The second season of Fleabagmasterfully crafts the perfect ending to a phenomenal show by simply changing. Not changing in the way that most series do when half the original characters are gone or lose any sense of cleverness that they had in the first season. Instead, Fleabag’s change was purposeful and meaningful for one character only—Fleabag herself (Phoebe Waller-Bridge).
The second season follows Fleabag as she begins to fall in love with the Hot Priest (Andrew Scott), slowly breaking the rules of the show to show Fleabag's character growth. The melancholy beauty of just 10 minutes in the show that happens at the exact center of season two shows us how taking away trusted devices can make a show even more powerful.
Insider breaks down how taking away the fourth wall, changing the editing style, and changing the theme music can put an audience deeper into the mind and perspective of the main character. Check out their full video below:
Breaking the Fourth Wall
Fleabag is notorious for interacting with the audience, which immediately sets the show apart from everything else on TV. Almost every conversation in the show is interrupted by this device. The audience becomes so used to it that we feel like we are a part of the show, a friend to Fleabag.
But as the show goes on, we start to understand why this fourth wall break exists. It is through her closeness with us that Fleabag remains distant from people in her world. She remains partially absent and protected from her conversations with other characters because she knows we are there to listen without response.
In these 10 minutes, the Hot Priest cuts through Fleabag’s defense, asking her where she is going when she cuts away to look at us. He begins to notice her withdrawal, and it becomes harder and harder for her to keep us a secret.
The exchange where Fleabag is talking about the Hot Priest’s neck with us is a perfect example of this change. She accidentally tells the camera her response to his question, and tells the Priest, “His beautiful neck,” leaving him and Fleabag confused.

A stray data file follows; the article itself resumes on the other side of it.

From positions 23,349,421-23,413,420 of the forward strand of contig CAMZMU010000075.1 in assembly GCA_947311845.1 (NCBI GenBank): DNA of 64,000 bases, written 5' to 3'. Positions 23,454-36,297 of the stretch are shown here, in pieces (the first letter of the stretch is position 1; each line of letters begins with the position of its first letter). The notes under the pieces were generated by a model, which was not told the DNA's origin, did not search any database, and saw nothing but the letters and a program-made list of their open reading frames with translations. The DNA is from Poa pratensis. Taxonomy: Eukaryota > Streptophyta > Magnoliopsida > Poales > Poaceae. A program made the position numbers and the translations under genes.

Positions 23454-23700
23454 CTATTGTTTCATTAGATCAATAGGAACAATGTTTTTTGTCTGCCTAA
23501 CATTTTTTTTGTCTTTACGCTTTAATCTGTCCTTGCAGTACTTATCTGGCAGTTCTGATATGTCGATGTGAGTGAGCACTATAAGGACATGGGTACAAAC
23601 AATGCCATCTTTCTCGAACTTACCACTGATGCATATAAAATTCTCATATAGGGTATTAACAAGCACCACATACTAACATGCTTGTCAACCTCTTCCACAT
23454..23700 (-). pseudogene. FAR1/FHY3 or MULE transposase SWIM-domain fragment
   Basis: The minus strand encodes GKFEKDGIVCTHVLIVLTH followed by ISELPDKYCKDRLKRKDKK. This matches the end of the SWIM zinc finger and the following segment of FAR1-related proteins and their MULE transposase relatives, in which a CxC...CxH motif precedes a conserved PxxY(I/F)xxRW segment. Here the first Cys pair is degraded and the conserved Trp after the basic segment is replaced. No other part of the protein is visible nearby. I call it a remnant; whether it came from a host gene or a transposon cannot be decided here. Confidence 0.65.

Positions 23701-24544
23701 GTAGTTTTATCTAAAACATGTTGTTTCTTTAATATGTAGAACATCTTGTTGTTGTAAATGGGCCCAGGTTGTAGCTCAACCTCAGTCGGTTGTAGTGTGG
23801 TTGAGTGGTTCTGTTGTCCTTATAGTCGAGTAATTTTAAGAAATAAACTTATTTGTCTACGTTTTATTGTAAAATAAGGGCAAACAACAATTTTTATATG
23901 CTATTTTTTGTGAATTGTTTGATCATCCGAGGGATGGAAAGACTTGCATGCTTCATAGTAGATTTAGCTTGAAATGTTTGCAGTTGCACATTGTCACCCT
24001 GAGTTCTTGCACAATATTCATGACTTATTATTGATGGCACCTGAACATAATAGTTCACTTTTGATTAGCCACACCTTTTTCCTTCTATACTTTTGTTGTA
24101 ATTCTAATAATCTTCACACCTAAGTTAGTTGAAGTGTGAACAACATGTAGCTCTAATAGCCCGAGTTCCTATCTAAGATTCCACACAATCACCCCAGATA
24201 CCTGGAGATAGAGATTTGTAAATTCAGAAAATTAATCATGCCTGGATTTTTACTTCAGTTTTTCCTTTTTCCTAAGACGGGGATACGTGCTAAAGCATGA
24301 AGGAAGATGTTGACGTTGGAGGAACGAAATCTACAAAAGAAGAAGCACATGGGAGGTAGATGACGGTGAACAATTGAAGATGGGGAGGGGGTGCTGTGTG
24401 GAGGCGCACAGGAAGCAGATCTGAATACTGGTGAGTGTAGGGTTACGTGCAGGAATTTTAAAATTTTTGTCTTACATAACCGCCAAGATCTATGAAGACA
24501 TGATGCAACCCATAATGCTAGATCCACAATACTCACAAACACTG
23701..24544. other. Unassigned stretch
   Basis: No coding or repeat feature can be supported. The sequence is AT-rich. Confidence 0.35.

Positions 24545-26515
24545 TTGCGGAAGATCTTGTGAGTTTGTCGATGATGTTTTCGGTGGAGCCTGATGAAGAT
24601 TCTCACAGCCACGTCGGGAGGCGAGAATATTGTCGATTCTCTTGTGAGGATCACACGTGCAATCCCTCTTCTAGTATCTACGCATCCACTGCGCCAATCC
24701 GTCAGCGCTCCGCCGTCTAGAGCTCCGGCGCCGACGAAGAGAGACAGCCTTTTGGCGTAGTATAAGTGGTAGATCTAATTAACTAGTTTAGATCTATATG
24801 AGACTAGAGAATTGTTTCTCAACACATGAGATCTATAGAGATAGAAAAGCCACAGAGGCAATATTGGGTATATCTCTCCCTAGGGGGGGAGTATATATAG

This is the natural progression of their relationship on full display, moving from distant to close to uncomfortably close, challenging Fleabag to shed her defense.
Change in Editing Style
Fleabag has a chaotic editing style. The dinner scene at the top of season two, for example, displays the editing style with 16 cuts, 11 of them with different camera positions, in under 30 seconds.
In contrast, a conversation that Fleabag and the Hot Priest have in the 10-minute sequence has standard coverage, only having three different shot types and six cuts in under 30 seconds.
The editing style also changes. Instead of using jump cuts, hard audio cuts, cutting across the 180-degree line, and scene transitions that cut characters off mid-word, the moments between Fleabag and the Priest are edited to be simple and fluid.
The smoother audio lead-in and the traditional coverage create an intimate moment that is rare in Fleabag’s life.
Fleabag (Phoebe Waller-Bridge) and the Hot Priest (Andrew Scott) in 'Fleabag' season twoCredit: BBC Studios
The last clue that shows us how these 10 minutes operate differently from the rest of the show is the theme music that introduces the title card. A Catholic choir singing frequently overlays Fleabag’s thoughts about the Hot Priest and her desire to violate a core Catholic principle.
The theme music is quite ironic as Fleabag turns her feelings towards the Hot Priest into an inside joke with the audience. But then, the music changes. The opening to episode four is layered with music that has more romance in it rather than the doom and gloom of the Catholic choir.
When Fleabag begins to care more about the Hot Priest than us, everything in the show shifts. While the humor is still there, the tone has shifted to highlight the romance budding within Fleabag, something that the audience hasn’t truly seen from her before.
'Fleabag' season twoCredit: BBC Studios
The sequence stands out amongst the rest of Fleabag because it unapologetically breaks the rules of the show. The point of changing how the show works is to show Fleabag’s growth as a person, moving away from grief-fueled relationships with the audience and the filmmaking language that constitutes that relationship.
That is why that final shot of Fleabag refusing to let us follow behind her was the perfect end to the series. She doesn’t need us anymore, and, in turn, we don’t need to be there for her. This ending wouldn’t have been as powerful if it weren’t for the Hot Priest breaking through Fleabag’s guard and changing the filmmaking rules of the show just for a few minutes.
Let us know in the comments if another show breaks the filmmaking rules, and why it stuck with you!